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Manoj Kumar Patra
Manoj Kumar Patra

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Docker Cheat Sheet - Docker Networks

Get port details for a container:

docker container port <container-name>

# 80/tcp -> 0.0.0.0:80
# 80/tcp -> :::80
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Get IP for container:

docker container inspect --format '{{ .NetworkSettings.IPAddress }}' webhost
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--format - option for formatting the output of commands using Go templates

How networking happens with Docker containers?

Docker_Network

Virtual networks get created when we publish a container. For example, if we publish container C1 with 80:80,
it means any traffic coming in at port 80 on the host will be forwarded to port 80 on container C1 via the virtual network. Creating another container C2 by default, will be put in the same virtual network, which means, C1 and C2 can communicate freely via this virtual network.

NOTE: A host port can only be linked to one container.

Bridge or Docker0 is the default virtual network mapped to the host IP.

Docker Network CLI commands

Show all networks:

docker network ls
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Inspect a network:

docker network inspect <network-name>
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Create a virtual network:

docker network create <network-name>
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To use a custom bridge, we can use the --driver option.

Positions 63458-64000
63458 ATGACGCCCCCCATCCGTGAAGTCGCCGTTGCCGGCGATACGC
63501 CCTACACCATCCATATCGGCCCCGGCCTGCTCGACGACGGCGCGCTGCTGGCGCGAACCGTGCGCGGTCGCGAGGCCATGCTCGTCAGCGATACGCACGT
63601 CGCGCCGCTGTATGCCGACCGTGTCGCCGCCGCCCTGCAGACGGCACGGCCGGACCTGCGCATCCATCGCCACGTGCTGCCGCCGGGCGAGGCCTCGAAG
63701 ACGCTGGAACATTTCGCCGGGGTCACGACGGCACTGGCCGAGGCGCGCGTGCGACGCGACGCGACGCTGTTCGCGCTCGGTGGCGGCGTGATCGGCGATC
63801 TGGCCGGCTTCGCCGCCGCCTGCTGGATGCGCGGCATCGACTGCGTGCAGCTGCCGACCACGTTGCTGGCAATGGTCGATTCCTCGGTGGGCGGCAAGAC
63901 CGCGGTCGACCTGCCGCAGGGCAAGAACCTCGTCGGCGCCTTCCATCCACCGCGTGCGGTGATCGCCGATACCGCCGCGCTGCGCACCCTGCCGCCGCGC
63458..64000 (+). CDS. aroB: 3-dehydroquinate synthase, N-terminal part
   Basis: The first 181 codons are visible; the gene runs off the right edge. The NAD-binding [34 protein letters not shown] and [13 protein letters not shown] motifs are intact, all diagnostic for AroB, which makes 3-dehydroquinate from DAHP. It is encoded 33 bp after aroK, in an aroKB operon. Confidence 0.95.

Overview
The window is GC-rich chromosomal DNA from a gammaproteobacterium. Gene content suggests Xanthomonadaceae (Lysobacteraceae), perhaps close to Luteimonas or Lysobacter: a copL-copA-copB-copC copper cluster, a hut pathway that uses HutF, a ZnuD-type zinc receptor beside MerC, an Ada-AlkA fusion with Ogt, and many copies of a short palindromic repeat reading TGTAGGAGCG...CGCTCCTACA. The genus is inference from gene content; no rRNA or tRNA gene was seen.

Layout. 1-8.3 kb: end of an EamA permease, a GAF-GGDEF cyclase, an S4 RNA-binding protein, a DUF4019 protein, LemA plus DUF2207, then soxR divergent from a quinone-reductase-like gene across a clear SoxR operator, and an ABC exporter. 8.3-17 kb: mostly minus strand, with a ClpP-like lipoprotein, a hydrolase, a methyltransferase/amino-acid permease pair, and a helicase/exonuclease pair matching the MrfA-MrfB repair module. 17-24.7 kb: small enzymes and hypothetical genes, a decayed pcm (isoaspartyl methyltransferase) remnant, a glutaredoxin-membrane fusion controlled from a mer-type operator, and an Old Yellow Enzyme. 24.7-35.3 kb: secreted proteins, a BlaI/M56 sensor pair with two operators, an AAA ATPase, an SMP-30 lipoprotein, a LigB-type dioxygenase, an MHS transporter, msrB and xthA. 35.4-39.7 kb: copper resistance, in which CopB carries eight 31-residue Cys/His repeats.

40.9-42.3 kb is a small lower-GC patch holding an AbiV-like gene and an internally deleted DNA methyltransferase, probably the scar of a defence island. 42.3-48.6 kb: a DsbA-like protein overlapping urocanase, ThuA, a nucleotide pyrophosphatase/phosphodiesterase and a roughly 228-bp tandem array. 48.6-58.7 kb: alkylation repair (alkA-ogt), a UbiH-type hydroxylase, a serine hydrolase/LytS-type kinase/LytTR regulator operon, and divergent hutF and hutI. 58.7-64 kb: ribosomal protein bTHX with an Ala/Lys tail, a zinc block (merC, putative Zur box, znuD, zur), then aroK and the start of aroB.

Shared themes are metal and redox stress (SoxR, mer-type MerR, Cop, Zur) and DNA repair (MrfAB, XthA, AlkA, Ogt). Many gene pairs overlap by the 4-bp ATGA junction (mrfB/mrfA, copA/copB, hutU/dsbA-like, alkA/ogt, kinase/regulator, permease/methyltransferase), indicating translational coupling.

Attach a network to a container:

docker network connect <network-name> <container-name>
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Detach a network from a container:

docker network disconnect <network-name> <container-name>
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Connect to a network while running a container:

docker container run -d --name <container-name> --network <network-name> <image>
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Default network types

  1. Bridge or Docker0 - the default virtual network mapped to the host IP. It allows containers to communicate with each other when running on the same docker host.

  2. host - a special network that attaches the container directly to the host by skipping the virtual network.

  3. none - Only localhost interface is available in container

Using Docker networks, we can ensure that:

  1. related apps are on the same Docker network
  2. Their inter-communication is restricted to the virtual network
  3. Traffics can be forwarded from host to container only if we publish the container with --publish or -p

DNS

Containers can communicate with other containers in the same virtual network with host names.

Docker defaults host name to container's name. However, we can also use aliases.

To provide network aliases for containers, we can do the following:

 docker container run --rm --network <network-name> --network-alias <container-network-alias> <image>
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So, with this containers in the same virtual network can communicate with each other via aliases.

The flag --rm makes sure the container is deleted permanently on exit.

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